The extensive use of kwila timber and imported merbau joinery from Bali further reinforces the resort ambience. At the front of the house, kwila battens on the upper facade fold down and under to form the ceiling of the breezeway and covered walkway. This ceiling follows the central axis, extending into the dining room where it stops at the edge of a double-height void.
"The slatted timber element helps to blur the line between inside and out, enhancing the sense of a tropical pavilion," says Bradley. "For visual continuity, we repeated the ceiling, which is almost like an upside-down deck, above the kitchen."
The central axis, including the breezeway, leads through a series of courtyards on each side of the house, which provides cross ventilation. In addition, the main living area opens up to the pool much like a traditional Balinese pavilion.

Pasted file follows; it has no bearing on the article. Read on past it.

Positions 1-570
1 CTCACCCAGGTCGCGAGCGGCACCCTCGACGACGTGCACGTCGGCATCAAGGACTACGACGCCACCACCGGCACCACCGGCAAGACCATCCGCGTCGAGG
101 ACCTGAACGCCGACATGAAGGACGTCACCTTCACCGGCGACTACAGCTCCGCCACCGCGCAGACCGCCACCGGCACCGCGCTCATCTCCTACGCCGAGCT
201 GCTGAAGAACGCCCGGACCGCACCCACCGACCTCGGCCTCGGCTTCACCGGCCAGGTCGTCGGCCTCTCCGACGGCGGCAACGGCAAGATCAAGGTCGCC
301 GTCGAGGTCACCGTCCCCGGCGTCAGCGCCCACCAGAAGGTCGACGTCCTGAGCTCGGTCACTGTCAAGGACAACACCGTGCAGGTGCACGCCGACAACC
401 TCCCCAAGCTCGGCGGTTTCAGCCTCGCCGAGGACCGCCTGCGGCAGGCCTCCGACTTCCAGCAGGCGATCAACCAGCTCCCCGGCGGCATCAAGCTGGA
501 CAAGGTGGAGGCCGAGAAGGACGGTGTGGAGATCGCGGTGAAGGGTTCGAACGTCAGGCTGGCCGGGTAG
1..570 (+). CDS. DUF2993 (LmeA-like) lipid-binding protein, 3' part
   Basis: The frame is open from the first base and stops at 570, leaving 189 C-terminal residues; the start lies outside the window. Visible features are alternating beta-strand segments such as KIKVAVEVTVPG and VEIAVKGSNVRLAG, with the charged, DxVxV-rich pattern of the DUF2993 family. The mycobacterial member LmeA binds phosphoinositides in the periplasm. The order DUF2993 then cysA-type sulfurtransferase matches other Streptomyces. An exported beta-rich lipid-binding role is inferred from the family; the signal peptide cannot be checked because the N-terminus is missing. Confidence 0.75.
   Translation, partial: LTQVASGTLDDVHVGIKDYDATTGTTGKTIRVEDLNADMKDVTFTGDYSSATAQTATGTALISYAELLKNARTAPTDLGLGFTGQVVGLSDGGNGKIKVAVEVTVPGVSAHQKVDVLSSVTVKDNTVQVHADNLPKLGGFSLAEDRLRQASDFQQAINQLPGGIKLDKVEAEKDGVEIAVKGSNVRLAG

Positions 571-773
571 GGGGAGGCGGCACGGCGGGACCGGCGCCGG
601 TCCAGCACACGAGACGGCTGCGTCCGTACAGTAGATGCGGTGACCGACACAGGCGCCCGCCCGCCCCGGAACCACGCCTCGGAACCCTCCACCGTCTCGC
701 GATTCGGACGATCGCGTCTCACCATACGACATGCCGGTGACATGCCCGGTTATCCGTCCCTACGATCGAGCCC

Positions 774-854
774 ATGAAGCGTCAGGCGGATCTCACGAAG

"The corner of this room is free of columns, so the full-height glazed doors can be opened to provide a living space that is virtually an outdoor room," says Bradley. "This space leads onto a floating deck that appears to hover above the ground. As there are no balustrades, the deck is quite dramatic and there is nothing obstructing the view of the ocean."
The architect also played with differing levels around the pool to minimise the need for pool fencing. A lowered ground level means the pool wall is the required height for safety purposes, yet the water and the infinity edge is still at eye level when viewed from inside. There is also a stand-alone outdoor entertaining pavilion, with the seating on a level with the top of the pool.